Peter Holmertz, the president of 1080 Motion North America, makes a case for using robotic resistance over conventional barbell training. In defense of his position, he shares the latest research on resistance training and the 1080 Motion line to reinforce that many types of resistance are essential for results. The strongest argument Holmertz makes is the value of getting results quickly without teaching, a useful asset when doing return to play programming in sports medicine. If you are a sports team or clinic, this article is very compelling for investing in the strength training offerings of 1080 Motion.
The most detailed use case in acceleration development with the 1080 Sprint is by Carl Valle, a sports technologist and sports performance coach. In this article, Valle covers his personal experience with the device and showcases how he was able to dramatically improve soccer speed in the off-season with very precise load prescription. While Coach Valle is a fan of heavy resistance at times, he makes a good argument for using conventional resistance levels and reserving his athletes’ energy for strength training. No matter what method of training you believe in, this is a very useful article for showing how to use data practically with speed training and the 1080 Sprint system.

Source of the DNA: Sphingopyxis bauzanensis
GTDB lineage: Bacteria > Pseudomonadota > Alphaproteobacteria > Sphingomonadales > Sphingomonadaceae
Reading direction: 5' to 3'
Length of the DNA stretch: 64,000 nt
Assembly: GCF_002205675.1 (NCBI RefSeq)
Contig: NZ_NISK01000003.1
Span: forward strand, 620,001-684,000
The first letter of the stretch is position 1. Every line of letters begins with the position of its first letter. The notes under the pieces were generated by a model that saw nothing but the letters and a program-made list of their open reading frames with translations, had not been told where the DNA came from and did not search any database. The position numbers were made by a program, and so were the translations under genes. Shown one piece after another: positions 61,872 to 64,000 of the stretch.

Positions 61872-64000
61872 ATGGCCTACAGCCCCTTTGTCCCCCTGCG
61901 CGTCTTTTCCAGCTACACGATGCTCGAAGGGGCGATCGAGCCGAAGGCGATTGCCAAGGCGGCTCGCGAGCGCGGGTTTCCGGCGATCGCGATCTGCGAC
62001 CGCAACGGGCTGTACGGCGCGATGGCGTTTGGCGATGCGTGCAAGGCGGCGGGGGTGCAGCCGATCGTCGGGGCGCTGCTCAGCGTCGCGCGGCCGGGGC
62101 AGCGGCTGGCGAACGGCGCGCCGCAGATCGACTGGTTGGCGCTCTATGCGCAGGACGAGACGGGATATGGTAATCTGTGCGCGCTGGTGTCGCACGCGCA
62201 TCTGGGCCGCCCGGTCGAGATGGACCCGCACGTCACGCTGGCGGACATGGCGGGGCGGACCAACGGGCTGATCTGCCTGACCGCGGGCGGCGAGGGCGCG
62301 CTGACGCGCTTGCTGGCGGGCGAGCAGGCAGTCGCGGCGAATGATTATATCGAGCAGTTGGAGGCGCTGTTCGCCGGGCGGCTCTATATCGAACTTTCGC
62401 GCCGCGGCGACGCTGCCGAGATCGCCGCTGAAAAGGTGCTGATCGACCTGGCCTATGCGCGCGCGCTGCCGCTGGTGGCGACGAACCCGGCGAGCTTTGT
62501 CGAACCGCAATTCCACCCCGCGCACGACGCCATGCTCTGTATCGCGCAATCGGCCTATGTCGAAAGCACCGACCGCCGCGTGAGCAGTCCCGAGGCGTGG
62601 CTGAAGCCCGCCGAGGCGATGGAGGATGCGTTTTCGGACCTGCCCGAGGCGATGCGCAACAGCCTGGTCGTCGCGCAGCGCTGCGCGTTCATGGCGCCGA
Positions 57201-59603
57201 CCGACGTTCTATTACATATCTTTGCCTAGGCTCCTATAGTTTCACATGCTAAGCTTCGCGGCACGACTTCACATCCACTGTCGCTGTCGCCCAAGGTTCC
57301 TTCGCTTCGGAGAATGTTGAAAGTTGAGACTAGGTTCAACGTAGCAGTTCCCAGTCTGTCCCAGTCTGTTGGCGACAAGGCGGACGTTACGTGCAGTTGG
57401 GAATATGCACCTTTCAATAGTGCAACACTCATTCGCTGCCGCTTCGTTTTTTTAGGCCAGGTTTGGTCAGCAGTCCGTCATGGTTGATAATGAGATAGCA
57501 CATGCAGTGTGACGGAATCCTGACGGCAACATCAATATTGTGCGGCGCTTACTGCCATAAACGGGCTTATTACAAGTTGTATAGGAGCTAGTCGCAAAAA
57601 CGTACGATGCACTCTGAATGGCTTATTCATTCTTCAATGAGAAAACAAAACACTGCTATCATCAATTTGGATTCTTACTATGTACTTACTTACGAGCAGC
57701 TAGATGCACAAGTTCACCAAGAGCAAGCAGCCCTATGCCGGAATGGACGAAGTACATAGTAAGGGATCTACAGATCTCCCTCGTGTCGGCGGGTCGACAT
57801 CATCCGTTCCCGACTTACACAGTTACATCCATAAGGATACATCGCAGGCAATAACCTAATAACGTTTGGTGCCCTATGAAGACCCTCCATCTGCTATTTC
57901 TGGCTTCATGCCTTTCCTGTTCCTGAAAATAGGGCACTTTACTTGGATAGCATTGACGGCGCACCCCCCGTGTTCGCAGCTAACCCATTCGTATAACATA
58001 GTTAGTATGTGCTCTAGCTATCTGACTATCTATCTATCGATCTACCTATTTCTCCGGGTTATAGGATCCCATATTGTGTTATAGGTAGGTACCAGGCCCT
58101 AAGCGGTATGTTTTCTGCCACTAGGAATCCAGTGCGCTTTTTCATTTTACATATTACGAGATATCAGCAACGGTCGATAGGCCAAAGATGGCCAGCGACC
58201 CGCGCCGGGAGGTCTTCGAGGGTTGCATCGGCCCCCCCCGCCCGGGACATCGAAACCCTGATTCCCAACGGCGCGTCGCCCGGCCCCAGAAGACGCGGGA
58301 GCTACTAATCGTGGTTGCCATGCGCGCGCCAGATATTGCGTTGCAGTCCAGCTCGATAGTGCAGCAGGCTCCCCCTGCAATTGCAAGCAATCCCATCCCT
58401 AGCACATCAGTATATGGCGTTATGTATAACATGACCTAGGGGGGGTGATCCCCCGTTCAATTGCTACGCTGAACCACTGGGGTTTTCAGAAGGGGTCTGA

World-class sprint coach Andreas Behm reveals his method of preparing athletes for meets using the 1080 Sprint. In addition to the information on resisted sprinting, he covers resistance training and some of the technical demands of improving an athlete during the competitive season. Along with training ideas and practice configurations, Coach Behm really provides wisdom on the art of resting and load management during a competitive phase in track and field. Behm is part of ALTIS, a track and field haven for some of the best athletes in the world, and he is a leader in coaching and therapy education.